Your LinkedIn profile is more important than you think. Here’s why and what you should do to improve your digital first impression, your digital handshake.

When a potential employer, connection, or acquaintance wants to know more about you, what do they do? They do the same thing as you. With the internet at our fingertips, the most common action is to Google the person.

When is the last time you Googled yourself? If I Google you right now, I guarantee your LinkedIn profile is one of the top 3 results listed (unless you’re famous or named something like “John Smith”). LinkedIn has more information about an individual than virtually any searchable source and, with over half a billion users, it’s the largest source of professional information in the world. The #1 activity on LinkedIn is viewing profiles, and you can bet that when someone sees you’ve viewed their profile, their first reaction is view yours.

My time at LinkedIn revealed that your LinkedIn profile is your digital first impression, and it frequently precedes and supersedes a real-life first impression. Before anyone even speaks with you before a planned meeting or call it’s likely they’ve already formed an idea of who you are based on your LinkedIn profile. Do you want to face an uphill battle or set yourself up for success?

The Ideal LinkedIn Profile

Your ideal LinkedIn profile depends on what’s most important for you to communicate. Before I tell you how to craft your profile, you need to decide on your priorities.

Is it more important for you to close sales or would you prefer to be appealing to a potential new employer? Including past results like “closed $45M of sales in 2016, 185% of quota” will make you appealing to a potential new employer but will likely be a turn off to the decision makers you’re prospecting. First, decide on your end-goal.

Next, you need to craft the brand that best aligns with your end-goal. What’s most appealing to the individuals tied to this end-goal? Potential clients/customers might want to learn more about the results you’ve helped clients/customers achieve, whereas the people you manage will want to read about your emphasis on collaboration, mentorship, and developing those you manage. You can have multiple priorities, but only to the extent that they do not conflict.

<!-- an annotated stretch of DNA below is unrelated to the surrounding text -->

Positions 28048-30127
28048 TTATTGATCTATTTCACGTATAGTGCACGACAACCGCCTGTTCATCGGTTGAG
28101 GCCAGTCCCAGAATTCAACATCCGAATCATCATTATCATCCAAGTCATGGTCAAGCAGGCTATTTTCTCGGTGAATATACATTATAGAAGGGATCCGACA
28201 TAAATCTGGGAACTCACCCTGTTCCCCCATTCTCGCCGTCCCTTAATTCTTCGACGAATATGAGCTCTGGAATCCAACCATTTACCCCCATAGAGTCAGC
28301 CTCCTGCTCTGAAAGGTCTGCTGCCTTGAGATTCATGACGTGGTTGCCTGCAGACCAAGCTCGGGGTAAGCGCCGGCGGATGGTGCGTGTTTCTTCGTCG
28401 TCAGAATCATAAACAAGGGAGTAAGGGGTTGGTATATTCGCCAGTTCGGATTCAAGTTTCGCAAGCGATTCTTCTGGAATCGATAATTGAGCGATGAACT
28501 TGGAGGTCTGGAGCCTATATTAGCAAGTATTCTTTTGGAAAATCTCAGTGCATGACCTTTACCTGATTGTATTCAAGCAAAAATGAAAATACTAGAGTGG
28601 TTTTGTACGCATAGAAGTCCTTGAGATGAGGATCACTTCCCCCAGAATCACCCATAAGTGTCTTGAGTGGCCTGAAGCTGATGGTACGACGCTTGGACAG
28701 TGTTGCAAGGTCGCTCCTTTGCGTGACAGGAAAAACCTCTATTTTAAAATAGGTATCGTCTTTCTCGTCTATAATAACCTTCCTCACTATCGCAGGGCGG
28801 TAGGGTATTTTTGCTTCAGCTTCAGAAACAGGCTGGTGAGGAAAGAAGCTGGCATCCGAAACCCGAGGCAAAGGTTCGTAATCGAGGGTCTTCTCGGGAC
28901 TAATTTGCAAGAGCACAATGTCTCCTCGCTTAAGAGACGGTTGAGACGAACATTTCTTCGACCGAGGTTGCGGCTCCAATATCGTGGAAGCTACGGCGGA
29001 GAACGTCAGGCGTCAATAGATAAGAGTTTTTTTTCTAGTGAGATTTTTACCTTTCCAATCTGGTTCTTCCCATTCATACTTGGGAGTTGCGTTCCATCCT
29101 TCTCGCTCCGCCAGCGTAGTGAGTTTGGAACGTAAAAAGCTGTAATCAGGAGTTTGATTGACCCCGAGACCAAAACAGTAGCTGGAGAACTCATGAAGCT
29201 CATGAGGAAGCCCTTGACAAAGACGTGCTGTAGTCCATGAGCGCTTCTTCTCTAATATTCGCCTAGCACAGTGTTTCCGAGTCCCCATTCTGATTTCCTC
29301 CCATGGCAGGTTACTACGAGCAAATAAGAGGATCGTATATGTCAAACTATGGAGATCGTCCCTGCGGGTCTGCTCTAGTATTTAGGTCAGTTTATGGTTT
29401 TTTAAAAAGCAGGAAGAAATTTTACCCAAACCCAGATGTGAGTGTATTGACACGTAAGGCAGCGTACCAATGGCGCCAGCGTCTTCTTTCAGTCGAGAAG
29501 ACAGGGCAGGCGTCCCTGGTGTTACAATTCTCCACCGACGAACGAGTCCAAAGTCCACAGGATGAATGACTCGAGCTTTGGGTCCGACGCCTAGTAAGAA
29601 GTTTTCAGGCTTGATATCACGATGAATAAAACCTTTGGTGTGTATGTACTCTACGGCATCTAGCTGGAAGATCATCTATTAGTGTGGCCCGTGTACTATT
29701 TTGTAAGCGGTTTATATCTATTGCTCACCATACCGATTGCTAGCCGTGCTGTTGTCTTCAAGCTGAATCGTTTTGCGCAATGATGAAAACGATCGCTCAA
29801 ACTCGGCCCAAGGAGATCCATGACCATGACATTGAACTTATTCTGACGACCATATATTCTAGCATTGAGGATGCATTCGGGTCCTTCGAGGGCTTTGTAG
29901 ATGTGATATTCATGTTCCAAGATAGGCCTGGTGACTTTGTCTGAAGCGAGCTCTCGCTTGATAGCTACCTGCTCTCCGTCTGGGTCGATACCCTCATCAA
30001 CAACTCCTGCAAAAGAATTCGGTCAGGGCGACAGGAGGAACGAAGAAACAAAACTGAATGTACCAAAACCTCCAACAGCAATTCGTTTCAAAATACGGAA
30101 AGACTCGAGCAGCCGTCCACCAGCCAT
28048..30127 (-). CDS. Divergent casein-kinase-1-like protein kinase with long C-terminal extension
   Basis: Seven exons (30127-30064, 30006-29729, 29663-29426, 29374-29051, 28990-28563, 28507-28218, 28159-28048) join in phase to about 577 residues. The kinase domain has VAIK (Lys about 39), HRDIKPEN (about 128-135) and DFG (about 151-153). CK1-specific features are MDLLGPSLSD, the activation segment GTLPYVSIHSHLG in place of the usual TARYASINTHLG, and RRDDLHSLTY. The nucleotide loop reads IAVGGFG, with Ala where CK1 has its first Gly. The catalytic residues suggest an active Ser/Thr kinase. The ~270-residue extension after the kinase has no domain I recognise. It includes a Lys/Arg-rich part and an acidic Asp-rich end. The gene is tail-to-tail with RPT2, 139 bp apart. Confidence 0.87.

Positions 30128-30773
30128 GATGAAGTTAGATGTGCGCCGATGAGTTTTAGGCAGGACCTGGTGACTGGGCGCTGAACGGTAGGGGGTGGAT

The Top Impact Areas

Digital first impressions mimic in-person first impressions in that they are typically formed within the first 7 seconds. That means the vast majority of your focus should be whatever appears when someone views your profile and scrolls slightly. I recommend focusing on the:

  • Profile picture
  • Headline
  • Summary
  • Current work experience

Your Profile Pricture

Your profile picture should reflect your professional brand. If you want people to know you’re a cutthroat lawyer, a goofy smile won’t do. If you want people to know you’re a creative, goofy marketing genius, it works for your picture to include a Hawaiian shirt and a big smile with an interesting background. Whatever you want your “ideal profile viewer” to think of you, make sure your profile picture evokes that feeling.

Your Headline

Your headline is your 3-10 word tag line that sums up your brand and aligns with your priority. It can be your job title, it can be how you think of your job, or it can simply set the lens through which the viewer reads the rest of your profile. Whatever you do, please don’t put “seeking new opportunities” even if you are seeking new opportunities. It comes off as undesirable and desperate, and you can achieve a similar result more subtly by signaling yourself as an Open Candidate.

Your Summary

Your summary is effectively your elevator pitch for your end-goal. It should hook the reader’s attention and be substantive enough to communicate your point. I recommend keeping it to less than 15 seconds of read time (excluding speed readers). We want your summary to directly or indirectly state your end-goal, and it forms the bulk of a reader’s first impression if they get that far.

Your Curent Work Experience

Your current role, under the work experience section, can either solidify or conflict with the reader’s first impression. You don’t want someone to get to your work experience and ask themselves “oh, this is a salesperson?” It should reaffirm their first impression and can move you one step closer to your end goal.

All the other sections on your LinkedIn profile can make an impact, but the vast majority of the impact is made in these four sections. People want to hire people they feel like they know and your Digital First Impression, plus a referral from a company employee, can make a job yours to close.